Carthago Nova (Cartagena) Murcia, Spain.
Built over the Iberian settlement of Massia or Mastia, capital of the Mastieni, by Hasdrubal in 226 B.C., the Punic town of Qart-Hadasat became the capital of the Carthaginian empire in SW Spain and the base of its future operations against the Romans. The new city had one of the safest harbors in the Mediterranean, rich silver-lead mines, abundant salt pans for the curing industry, and esparto grass plantations which furnished raw material for the manufacture of ships' tackle.
Scipio captured it by surprise in 209 B.C. after a short siege, and it became the site of the Roman colony named Urbs Iulia Nova Carthago, founded by Cn. Statilius Libus on behalf of Lepidus in 42 B.C. It belonged first to Hispania Citerior, then to Tarraconsensis, and after 287 was the capital of Carthaginensis. Although destroyed in A.D. 425 by the Vandals, it was for a short time in the 6th c. A.D. the capital of the Byzantine empire in Spain, as evidenced by an inscription of the patrician Comenciolus praising the towers of the gateway of the city. It was frequently mentioned by Classical authors (Polyb. 2.13.1, 10.7.6, 10.10, 3.24.2; Livy 26.41-45; 26.42.2ff; Diod. 25.12; Theopomp. 2.5; Avienus 449ff).
The Roman city was adapted to the topography of the terrain, according to Polybios, who visited it in the second half of the 2d c. B.C. It stood on a promontory bounded on the N by a large lagoon or Almarjal, and on the S by the bay guarded by hills 200-300 m high; the channel joining bay and lagoon was spanned by a bridge carrying an aqueduct to the city. The mouth of the bay was protected by the island of Escombreras (from scomber or mackerel, which abound along the coast). The town lay in a depression between hills, but had on the S a level approach from the sea; the highest hill was named for Aesculapius and was crowned by a temple dedicated to him (today Castillo de la Concepcion); on the E the hills of Hephaistos (Despenaperros) and Aletes (San Jose) guarded the isthmus and the main landward entry; on the N Mt. Kronos (Sacro) closed the perimeter with the Arx Hasdrubalis (Mount Molinete) where stood the Punic palace, the last redoubt to surrender to Scipio.
The hills were connected by walls restored in the Roman period; an inscription mentions a Topilla or Popilla gate. Outside the walls the Tumulus Mercurii (Santa Lucia) was the site of Scipio's camp. The walls were over 3500 m long, and must have had a single gateway on the isthmus and perhaps an opening near the W bridge. The town covered more than 25 ha and had about 30,000 inhabitants. Its wealth came from the harbor, an important market, from the silver mines which in the 2d c. B.C. produced 25,000 drachmas a day for the Roman treasury, and from the export of esparto grass and cured fish.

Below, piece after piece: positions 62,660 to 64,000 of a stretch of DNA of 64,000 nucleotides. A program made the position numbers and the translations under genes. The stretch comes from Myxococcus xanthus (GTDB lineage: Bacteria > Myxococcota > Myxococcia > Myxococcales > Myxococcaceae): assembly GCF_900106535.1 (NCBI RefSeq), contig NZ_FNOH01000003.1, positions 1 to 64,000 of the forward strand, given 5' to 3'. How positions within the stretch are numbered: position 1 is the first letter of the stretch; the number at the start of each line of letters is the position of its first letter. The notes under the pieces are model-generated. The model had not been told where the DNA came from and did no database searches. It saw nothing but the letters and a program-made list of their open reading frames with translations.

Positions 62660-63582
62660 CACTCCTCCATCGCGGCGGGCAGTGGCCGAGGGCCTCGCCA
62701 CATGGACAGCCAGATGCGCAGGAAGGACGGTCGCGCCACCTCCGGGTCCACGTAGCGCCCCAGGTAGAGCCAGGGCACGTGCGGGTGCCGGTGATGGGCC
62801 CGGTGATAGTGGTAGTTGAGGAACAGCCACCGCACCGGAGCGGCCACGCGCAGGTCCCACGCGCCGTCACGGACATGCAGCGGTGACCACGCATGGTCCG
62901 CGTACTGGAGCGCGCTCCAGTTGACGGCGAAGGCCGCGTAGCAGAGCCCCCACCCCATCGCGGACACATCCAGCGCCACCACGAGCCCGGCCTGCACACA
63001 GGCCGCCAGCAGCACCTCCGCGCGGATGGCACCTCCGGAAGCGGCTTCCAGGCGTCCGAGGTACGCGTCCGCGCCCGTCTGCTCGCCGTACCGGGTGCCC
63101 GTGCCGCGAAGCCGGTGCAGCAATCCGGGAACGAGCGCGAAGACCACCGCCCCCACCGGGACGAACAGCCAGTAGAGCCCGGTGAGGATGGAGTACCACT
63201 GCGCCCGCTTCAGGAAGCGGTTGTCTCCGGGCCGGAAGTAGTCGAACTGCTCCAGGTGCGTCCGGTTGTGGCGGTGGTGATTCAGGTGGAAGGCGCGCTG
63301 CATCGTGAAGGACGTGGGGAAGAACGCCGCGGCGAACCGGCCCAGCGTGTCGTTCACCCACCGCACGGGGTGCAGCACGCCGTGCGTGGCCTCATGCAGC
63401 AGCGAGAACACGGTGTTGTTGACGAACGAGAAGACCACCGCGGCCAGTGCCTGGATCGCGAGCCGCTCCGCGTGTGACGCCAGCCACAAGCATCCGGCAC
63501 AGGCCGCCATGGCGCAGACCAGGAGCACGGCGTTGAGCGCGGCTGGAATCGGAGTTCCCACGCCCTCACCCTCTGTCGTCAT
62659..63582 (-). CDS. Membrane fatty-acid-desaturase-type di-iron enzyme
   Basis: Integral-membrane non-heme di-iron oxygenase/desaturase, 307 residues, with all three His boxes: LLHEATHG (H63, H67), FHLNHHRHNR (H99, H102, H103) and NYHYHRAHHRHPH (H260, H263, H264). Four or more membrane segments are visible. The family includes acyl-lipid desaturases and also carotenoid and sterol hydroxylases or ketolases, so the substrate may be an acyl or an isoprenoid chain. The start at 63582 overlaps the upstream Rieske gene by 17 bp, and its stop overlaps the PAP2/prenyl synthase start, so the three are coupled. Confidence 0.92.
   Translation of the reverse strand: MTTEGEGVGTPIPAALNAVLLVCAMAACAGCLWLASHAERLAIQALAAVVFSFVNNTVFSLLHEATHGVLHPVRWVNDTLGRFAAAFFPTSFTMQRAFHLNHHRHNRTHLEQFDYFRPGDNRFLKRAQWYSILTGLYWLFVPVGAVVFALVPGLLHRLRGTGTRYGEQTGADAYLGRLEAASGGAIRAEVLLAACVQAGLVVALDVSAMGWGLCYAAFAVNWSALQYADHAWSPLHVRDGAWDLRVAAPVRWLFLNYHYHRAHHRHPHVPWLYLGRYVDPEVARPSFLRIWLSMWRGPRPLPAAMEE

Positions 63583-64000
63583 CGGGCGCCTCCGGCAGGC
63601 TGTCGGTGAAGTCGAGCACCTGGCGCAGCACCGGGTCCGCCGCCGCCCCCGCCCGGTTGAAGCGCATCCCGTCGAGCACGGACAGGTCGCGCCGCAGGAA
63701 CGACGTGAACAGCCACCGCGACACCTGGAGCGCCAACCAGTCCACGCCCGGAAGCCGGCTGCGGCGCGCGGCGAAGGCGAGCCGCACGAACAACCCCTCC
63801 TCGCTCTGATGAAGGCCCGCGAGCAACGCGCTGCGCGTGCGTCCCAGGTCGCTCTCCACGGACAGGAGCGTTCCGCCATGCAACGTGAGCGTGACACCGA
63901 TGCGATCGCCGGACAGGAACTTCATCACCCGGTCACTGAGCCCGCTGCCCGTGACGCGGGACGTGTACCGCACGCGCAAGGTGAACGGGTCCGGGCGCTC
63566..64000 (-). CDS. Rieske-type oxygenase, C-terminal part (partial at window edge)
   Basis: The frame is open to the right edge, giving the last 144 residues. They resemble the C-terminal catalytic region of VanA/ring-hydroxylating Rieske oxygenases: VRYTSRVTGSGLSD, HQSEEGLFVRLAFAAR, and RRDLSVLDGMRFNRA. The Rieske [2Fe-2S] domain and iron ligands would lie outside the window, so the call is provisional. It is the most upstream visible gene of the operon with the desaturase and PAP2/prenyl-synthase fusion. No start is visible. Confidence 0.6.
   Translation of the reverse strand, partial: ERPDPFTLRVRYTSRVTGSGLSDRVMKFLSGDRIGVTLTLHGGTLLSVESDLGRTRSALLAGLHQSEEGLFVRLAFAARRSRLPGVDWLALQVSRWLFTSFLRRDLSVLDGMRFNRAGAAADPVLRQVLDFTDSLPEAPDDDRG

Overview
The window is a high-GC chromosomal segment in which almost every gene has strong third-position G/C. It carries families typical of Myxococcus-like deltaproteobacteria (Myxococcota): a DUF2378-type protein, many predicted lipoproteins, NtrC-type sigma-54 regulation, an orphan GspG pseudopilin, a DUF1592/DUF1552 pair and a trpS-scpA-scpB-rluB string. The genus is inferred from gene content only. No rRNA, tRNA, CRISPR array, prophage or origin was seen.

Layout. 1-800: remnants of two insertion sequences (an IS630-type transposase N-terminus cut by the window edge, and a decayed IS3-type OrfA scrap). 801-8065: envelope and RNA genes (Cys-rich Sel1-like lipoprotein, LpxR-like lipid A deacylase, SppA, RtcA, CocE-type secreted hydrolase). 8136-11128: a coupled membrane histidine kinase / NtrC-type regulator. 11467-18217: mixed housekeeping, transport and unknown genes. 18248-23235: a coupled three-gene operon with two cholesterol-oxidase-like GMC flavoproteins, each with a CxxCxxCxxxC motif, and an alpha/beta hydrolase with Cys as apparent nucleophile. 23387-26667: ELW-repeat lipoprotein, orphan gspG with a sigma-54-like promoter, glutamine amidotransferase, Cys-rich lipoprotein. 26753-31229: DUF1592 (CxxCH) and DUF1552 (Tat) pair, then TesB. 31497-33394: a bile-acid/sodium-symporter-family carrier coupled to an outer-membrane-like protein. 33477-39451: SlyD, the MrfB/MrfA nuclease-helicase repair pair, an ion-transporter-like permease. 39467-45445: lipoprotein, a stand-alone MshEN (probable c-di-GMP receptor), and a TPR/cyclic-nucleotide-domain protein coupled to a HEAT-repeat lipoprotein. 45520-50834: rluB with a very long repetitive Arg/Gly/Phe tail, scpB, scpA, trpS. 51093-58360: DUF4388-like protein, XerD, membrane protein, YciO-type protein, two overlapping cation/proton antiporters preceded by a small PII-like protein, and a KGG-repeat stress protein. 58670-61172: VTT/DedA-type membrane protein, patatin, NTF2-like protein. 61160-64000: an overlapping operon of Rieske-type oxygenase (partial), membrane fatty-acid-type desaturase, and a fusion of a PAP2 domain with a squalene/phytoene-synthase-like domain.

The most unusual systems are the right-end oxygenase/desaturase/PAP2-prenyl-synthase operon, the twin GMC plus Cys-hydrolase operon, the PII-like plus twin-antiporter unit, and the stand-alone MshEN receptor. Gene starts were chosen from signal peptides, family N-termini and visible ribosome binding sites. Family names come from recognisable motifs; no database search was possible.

Remains consist of columns and ashlar walls of the forum (Plaza de los Tres Reyes), streets (Calle Moreria), and the amphitheater (under the present bullring); statues (head of a child, perhaps Augustus, from the Calle Cuatro Santos; headless Hermes from the Pl. San Francisco; a herm with a woman's head; a tutelary Bacchus; togate stele). The Torre Ciega, the tomb of Titus Didius, dates from the 1st c. B.C. and is rectangular. The ashes were in a crystal urn enclosed in a leaden one. The tomb stood on the road leading out of town, with other similar monuments. On San Anton a late Roman cemetery has been found. Of the temples that may have stood on the hills, there is a reference only to that of Aesculapius, but the coins show a tetrastyle Augustan temple (19 B.C.), and there are several references to the cult of Health and its symbol, a snake.
Among the inscriptions there are dedications to Hercules of Gades, the genius of the fortress, to Liber, to Victoria, and one to Mercury by the fishermen and fishmongers dedicating "columnam, pompam, ludosque" to the "Genio oppidi". Prominent persons were sometimes appointed honorary magistrates of this important colony, for example, King luba and King Ptolemy. The inscriptions also record the names of the family of the Numisii, Iulia Mamea, without a damnatio memoriae, and many others such as guilds of architects and masons.
There are 43 series of Latin coins, aside from the issues of the Barkedas which bear the portraits of Hannibal and his predecessors. The minting was entrusted to the duoviri quinquennales and the coins may be arranged by 5-year periods, from that of L. Fibricius and P. Atelius, 57 B.C., to the series of Caius Caesar, A.D. 39. The types vary enormously.
The finds are in the Cartagena Municipal Museum, the Murcia Provincial Museum, and the National Archaeological Museum in Madrid.
A. Beltran, ed.
This text is from: The Princeton encyclopedia of classical sites, Princeton University Press 1976. Cited Jan 2006 from Perseus Project URL below, which contains bibliography & interesting hyperlinks.
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